Wednesday’s discussion on sugar and sugar substitutes was really informative. Not only are you educated and strongly opinionated on your use of sugar and/or sugar substitutes but there are several of you who, like me, are still searching for a comfortable coexistence with the right sweetener. Thanks to all of you for bringing your opinions to the blog. It’s an important discussion and one that I’m sure will reappear sooner rather than later as I keep trying searching for foods that I can live with and feel good about eating.
I consider this a kind of hybrid of blogs, weaving topics of weight and maintenance with subjects of art, dogs and life. Since it’s Friday, and since I accomplished something big this week (I finished reading the biography of Vincent Van Gogh - all 950+ pages, aloud my employer) I thought I’d change gears and write about my favorite painter today not just for you, but for me as well, because my mind is packed high from corner to dusty corner with information that I need to release out into the open. If I don’t, I may never find my car keys again!
First, I should let you know that I’ve read many books to Mrs. P before, including The Girl with the Dragon Tattoo series. Those books were enjoyable, but reading them out loud was no easy task. The author was Swedish and even though the books were translated, many words were incredibly frustrating to try and pronounce. Imagine how hard it is to constantly attempt the correct pronunciation of words like Aftonbladet or Dagens Nyheter while still trying to make the book sound interesting. Not an easy task. FYI, reading violent anal rape scenes to a 90+ year old woman can sometimes leave you feeling more uncomfortable than she. Sometimes I’d be interrupted during a particularly graphic depiction because she’d calmly want to know, ‘Now, how on earth would that even work?’ Don’t ask me what I ended up telling her. I’ve blocked it from my memory.
Ahem. Back to Van Gogh (yes, please let us get back to Van Gogh). This was by far, the most comprehensive, thorough book I’ve ever read about him. In fact, it took 2 forensic authors more than ten years to complete. They had access to more than 1,000 saved and archived letters that were written between Vincent and his family, many of which described what Vincent was feeling at the time he painted certain works of art. There were many urban legends laid to rest as well. Here are a few that you might find interesting.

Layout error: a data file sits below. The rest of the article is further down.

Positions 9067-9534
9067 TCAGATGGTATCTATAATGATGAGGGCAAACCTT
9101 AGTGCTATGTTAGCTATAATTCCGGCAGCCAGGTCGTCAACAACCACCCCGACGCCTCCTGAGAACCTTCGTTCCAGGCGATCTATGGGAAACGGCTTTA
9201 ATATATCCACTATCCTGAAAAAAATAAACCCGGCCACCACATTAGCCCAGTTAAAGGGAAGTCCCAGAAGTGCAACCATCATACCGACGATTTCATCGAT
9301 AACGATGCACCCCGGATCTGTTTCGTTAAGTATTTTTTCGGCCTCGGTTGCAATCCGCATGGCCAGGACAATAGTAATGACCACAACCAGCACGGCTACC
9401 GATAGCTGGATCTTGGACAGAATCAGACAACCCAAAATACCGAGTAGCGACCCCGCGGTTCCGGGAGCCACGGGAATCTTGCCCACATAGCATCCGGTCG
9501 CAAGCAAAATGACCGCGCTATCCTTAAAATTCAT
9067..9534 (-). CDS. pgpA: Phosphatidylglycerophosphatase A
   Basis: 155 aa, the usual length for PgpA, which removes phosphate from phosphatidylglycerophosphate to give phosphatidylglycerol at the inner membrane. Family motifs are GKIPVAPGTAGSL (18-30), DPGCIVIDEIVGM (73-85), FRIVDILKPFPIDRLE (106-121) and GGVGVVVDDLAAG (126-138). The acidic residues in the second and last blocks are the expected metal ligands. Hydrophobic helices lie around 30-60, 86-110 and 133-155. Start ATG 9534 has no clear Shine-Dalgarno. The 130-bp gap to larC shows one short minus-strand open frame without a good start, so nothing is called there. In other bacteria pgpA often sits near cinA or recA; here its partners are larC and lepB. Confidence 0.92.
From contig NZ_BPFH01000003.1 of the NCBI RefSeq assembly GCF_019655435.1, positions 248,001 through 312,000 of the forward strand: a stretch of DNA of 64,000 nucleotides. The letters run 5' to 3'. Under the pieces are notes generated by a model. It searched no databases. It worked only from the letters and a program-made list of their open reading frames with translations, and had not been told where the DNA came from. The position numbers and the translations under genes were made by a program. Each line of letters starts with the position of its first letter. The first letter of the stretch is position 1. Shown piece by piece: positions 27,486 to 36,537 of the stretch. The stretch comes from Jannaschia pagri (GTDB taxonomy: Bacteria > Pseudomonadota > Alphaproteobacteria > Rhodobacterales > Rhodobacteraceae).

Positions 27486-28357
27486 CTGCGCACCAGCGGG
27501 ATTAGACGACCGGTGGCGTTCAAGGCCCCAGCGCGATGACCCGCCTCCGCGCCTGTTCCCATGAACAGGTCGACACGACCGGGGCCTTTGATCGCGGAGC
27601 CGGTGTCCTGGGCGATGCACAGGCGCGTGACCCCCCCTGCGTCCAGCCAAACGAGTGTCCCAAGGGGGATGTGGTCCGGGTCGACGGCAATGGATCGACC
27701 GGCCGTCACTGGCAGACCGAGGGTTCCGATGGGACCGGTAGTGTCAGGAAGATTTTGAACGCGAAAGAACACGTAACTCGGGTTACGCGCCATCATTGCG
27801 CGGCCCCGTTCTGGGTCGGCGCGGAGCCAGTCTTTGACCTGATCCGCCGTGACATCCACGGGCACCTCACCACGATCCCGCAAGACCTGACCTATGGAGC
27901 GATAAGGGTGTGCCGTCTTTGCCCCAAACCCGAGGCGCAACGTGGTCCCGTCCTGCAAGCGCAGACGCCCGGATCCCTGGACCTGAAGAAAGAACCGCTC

Myth Number One: Vincent cut off his ear to show affection for a local prostitute and sent it to her as a gesture of love.
Truth: Vincent suffered from what was later diagnosed as temporal lobe epilepsy, which likely caused most of the anguish in life. He had several mental breakdowns which brought on tremors, loss of consciousness, severe depression, agitation and terror. When he cut off his ear it was because of a psychotic break triggered by an argument he had with Paul Gauguin. Gauguin threatened to leave the house they were sharing and Vincent wanted him to stay. He cut off part of his ear, wrapped it in paper and delivered it to a local brothel where Gauguin was known to visit and asked that the parcel be delivered to him.
Myth Number Two: Vincent’s last painting was entitled Wheat Field with Crows. It depicts a road with no end, symbolizing the end of Vincent’s own life, for which he was about to take.
Truth: This was not Vincent’s last painting. Wheat Field with Crows was completed a couple of weeks before Vincent’s death and symbolized his increasingly despondent mood after having had an argument with his only friend, his brother Theo. He completed several more paintings in the 2 week period that led to his death.
Myth Number Three: Vincent committed suicide by shooting himself in the chest.
Speculation. There is not much evidence that supports the claim that Vincent shot himself. The only controversy surrounding this book is that the authors firmly believe that Vincent did not shoot himself, but was shot by a young man named Rene. There are several pieces of evidence supporting this theory and it sounds entirely likely (to me, anyway) that this is how Vincent truly died. For a very well-done 2 part story that 60 Minutes did on this book and Vincent’s life, you can watch here.
What saddens me is that Vincent failed at every single thing he ever tried. He was ridiculed, rejected and humiliated by everyone he ever came into contact with, including his fellow painters. No one wanted to be friends with him. In fact, the only communication he ever received later in life was when ordering food during mealtime.
How could someone paint something as beautiful as this…
…also inscribe in a letter, “As a painter I will never amount to anything important. I am absolutely sure of it.”
While reading this book it was difficult to remain uplifted when here was a man who failed at practically everything he ever tried, but I think it’s important to see the beauty in his perseverance. He never gave up, despite humiliation and constant dead-ends. No matter what people said or did to him he was true to himself.
He wrote, “If you hear a voice within you say you cannot paint, then by all means paint and that voice will be silenced.”
I intend on borrowing some of that passion and conviction and use it in my own life.
Have a great weekend, everyone. Persevere, no matter what.